“In wildlands, we should use land management approaches to reduce fuel loading or otherwise modify fuel characteristics,” researchers explain, citing data from the U.S. Forest Service. “Approaches include grazing, prescribed fire, thinning and other biomass reduction programs.”
For communities, it’s important to maintain protective buffers around communities and provide setbacks from areas more at risk when it comes to fast-moving wildfires.
“Maintain a defensible space around structures by removing dead or dying vegetation, replacing vegetation with noncombustible materials and maintaining space in between trees and homes,” researchers note.
NASEM cites more research is necessary to “enhance exposure mitigation specific to WUI fires.”
For wildland firefighters, NAS recommends showering and wearing clean clothes, use of respiratory protection and use of exposure monitoring equipment for firefights. Additionally, use of job rotation to reduce exposure risk is important to minimize impacts to firefighters.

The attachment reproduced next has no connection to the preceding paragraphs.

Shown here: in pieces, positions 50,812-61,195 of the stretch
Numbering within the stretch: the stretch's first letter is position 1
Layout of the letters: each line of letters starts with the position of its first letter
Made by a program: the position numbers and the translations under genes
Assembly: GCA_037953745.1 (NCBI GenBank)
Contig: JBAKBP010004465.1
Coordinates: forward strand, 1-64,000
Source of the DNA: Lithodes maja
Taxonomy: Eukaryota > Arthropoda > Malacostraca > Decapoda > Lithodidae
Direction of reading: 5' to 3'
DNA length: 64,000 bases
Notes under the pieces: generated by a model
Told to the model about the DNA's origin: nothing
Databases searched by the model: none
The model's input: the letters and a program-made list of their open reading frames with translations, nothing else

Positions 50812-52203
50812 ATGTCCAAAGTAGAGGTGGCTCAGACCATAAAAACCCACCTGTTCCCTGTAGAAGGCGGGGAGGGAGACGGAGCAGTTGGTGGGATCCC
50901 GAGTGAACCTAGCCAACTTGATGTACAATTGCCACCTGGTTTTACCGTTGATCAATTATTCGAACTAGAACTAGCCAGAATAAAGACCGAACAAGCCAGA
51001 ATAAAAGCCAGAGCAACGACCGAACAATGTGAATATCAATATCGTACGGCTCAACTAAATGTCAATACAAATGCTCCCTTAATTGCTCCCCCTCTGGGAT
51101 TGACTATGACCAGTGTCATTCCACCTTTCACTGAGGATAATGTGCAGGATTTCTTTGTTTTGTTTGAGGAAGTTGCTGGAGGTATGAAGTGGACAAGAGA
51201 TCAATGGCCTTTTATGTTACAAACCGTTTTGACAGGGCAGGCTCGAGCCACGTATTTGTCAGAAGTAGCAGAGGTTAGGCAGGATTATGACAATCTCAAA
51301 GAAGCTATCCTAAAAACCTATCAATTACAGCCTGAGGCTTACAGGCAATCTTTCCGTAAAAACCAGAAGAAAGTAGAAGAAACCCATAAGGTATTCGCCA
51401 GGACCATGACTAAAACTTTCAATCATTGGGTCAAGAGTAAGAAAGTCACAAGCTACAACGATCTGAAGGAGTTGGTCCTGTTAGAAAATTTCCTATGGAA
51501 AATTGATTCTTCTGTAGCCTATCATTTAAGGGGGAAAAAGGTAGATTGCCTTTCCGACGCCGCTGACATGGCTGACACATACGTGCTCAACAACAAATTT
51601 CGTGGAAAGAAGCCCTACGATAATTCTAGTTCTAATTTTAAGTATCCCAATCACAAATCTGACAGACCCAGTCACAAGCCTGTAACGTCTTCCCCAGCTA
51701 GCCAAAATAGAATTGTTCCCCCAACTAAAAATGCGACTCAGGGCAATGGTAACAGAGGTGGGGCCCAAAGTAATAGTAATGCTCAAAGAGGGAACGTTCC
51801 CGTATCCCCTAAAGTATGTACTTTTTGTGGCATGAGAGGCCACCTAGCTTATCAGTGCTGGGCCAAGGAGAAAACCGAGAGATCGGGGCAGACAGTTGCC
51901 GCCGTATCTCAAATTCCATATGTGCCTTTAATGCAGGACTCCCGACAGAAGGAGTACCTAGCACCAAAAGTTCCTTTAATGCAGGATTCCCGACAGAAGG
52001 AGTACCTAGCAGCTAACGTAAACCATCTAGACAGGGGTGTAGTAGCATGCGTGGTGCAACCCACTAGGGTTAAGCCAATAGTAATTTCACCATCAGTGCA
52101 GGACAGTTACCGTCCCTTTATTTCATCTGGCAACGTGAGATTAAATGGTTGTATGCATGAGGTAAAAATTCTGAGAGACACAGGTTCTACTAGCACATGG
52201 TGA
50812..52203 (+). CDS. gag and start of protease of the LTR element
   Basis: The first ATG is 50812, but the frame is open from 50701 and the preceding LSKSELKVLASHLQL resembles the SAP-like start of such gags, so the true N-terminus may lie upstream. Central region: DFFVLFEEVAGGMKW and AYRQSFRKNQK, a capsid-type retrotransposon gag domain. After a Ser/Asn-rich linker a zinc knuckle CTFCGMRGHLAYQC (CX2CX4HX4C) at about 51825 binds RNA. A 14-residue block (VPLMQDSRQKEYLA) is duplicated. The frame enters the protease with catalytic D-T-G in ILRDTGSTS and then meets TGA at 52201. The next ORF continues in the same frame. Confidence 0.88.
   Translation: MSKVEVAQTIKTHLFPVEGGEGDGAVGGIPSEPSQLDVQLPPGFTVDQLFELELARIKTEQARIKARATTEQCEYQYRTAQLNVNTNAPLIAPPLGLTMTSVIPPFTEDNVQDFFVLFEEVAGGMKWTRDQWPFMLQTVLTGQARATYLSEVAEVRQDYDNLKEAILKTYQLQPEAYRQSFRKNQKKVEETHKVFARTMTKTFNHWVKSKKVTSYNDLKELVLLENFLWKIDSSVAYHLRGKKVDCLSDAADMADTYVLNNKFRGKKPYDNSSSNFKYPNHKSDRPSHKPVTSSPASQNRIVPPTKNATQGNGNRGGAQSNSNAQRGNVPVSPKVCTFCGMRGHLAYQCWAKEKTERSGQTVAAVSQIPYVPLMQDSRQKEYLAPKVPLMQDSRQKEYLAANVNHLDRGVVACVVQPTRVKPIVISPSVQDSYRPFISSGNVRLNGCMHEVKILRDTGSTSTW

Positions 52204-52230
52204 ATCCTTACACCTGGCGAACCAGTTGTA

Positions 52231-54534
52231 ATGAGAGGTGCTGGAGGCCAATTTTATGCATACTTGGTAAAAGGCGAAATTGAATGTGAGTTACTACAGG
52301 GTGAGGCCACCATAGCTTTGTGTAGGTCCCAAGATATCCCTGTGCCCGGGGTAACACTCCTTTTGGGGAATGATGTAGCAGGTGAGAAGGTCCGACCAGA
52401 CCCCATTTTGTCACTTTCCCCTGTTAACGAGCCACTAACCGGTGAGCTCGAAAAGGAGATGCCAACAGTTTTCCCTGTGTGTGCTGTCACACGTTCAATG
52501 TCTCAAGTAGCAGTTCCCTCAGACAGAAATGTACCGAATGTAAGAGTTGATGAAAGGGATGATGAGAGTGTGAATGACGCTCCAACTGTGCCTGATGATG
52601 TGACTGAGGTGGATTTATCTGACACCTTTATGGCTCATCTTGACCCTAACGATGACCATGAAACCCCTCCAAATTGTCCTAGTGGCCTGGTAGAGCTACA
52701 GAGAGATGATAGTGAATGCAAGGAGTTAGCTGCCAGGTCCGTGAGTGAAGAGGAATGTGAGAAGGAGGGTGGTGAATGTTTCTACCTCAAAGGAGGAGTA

“Risk communication is critical for minimizing harm to residents affected by any disaster. However, risk communication can help only to some extent,” the report emphasizes. “Health care providers also play a critical role in advising patients on actions they can take to reduce exposure related to fires.”
The study was sponsored by the Centers for Disease Control and Prevention, National Institute of Environmental Health Sciences, National Institute of Standards and Technology and the President’s Committee Funds of the National Academies.
Saige Zespy is a corresponding writer for the Wyoming Livestock Roundup. Send comments on this article to firstname.lastname@example.org.